Writers, reading, invigorate the novel. That is both the theme and plot of Schmidt s encyclopedic compendium tracing the novel over 700 years. [...] I set out to write this book without an overarching theory of the novel, Schmidt admits. I had no point to prove. He does, however, prove his wide-ranging reading tastes, his ability to weave a colorful literary tapestry and his conviction that the novel is irrepressible. --Kirkus, 1st March 2014

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2 of 2 people found the following review helpful By Dr. M. Schachter on 22 Feb. 2015
Format: Kindle Edition Verified Purchase
Very ambitious and certainly idiosyncratic. Odd emphases: whole chapter for Tristram Shandy, much less for Tolstoy and Dostoevsky. Parochial omissions; Philip Roth but not Joseph, barely a mention of Svevo, and much else. Some downright errors, saying Turgenev's novel translated not as Fathers and Sons, but as Fathers and Children. That happens to be the title ins Russian. But lots of interesting information about UK and US authors.
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2 of 2 people found the following review helpful By Neil Peacock on 4 Feb. 2015
Format: Hardcover
Anybody looking for an account of the development of the novel will be well served by this book. Although I am only a fraction of the way through it, I feel I can recommended it to anybody interested in novels and authors writing about novels. As I progress through the book I will endeavour to update this review, until then I urge others to begin...
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Most Helpful Customer Reviews on Amazon.com (beta)

Amazon.com: 13 reviews
15 of 17 people found the following review helpful
is a magnificent accomplishment that I recommend wholeheartedly. 5 Aug. 2014
By kevin mace - Published on Amazon.com
Format: Hardcover Verified Purchase
Comprehensive, yes. A pleasure to read. most defintely. A charming, witty, and insightful tome to the novel. Schmidt's book, although long and involved, is a magnificent accomplishment that I recommend wholeheartedly.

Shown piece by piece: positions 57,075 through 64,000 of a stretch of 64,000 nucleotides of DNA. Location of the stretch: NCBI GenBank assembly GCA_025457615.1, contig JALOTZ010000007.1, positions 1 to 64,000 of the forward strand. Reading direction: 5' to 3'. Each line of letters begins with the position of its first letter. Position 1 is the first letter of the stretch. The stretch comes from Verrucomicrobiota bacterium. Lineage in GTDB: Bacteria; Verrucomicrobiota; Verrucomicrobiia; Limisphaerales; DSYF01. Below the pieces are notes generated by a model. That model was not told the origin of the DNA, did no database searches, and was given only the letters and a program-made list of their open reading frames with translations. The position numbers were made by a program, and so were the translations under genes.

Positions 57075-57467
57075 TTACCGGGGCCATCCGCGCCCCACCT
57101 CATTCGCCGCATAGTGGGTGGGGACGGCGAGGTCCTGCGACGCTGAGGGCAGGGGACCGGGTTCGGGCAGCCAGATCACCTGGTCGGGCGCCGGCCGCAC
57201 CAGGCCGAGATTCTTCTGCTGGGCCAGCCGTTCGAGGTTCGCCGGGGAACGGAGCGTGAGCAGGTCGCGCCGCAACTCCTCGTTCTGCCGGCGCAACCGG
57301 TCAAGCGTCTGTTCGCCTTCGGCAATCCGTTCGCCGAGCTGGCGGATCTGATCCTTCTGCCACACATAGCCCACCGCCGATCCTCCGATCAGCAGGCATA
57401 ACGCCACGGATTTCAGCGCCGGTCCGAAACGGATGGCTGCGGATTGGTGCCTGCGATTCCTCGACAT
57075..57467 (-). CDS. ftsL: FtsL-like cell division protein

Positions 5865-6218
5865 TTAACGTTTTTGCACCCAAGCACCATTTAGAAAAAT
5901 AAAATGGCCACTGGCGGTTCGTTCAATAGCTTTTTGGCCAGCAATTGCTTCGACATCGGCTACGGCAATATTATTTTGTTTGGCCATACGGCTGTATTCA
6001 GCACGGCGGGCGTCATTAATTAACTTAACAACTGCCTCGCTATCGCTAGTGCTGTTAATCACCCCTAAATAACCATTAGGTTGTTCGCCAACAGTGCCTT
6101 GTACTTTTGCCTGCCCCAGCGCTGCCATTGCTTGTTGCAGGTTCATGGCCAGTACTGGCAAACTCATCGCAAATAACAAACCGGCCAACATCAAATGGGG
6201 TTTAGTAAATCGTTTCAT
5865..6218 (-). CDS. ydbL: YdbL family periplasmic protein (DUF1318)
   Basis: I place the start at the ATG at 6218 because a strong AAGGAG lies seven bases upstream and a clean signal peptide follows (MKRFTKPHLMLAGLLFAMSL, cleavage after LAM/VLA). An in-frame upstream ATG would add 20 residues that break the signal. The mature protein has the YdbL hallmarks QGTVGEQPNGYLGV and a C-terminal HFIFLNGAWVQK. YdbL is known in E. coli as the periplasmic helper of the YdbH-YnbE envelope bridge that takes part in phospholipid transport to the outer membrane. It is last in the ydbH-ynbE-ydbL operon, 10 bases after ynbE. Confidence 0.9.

17 of 21 people found the following review helpful
Brilliant, Idiosyncratic, Powerfully Argued 14 Aug. 2014
By David S. Wellhauser - Published on Amazon.com
Format: Kindle Edition Verified Purchase
Mr. Schmidt’s The Novel: A Biography is another one of those difficult books to review since it is, on the one hand, breath taking in its scale and on the other parochial in its subject matter. Breath taking, because it wishes to tell the history of the novel since its inception [evolutionary origins if you prefer], and parochial because the work wishes to focus on the English Novel. The latter goal is never, really, accomplished because so many novels, written in languages other than English have influenced the English Novel. There is, also, the problem of the antecedents of the novel that are not even mentioned – such as The Tale of Genji [a Japanese classic – published early in the 11th century…if you were to go by the still popular Gregorian Calendar—dating is its own political nightmare].

This being said, ‘The Novel’ is a fascinating attempt to tell the story of the novel in both a chronological and logical manner. Each chapter tends to follow a, generally, chronological motif, but within the chapter other authors are brought in as inheritors or antecedents of the work being discussed. What this does is to help the reader place the book in history and in its influence and, therefore, importance.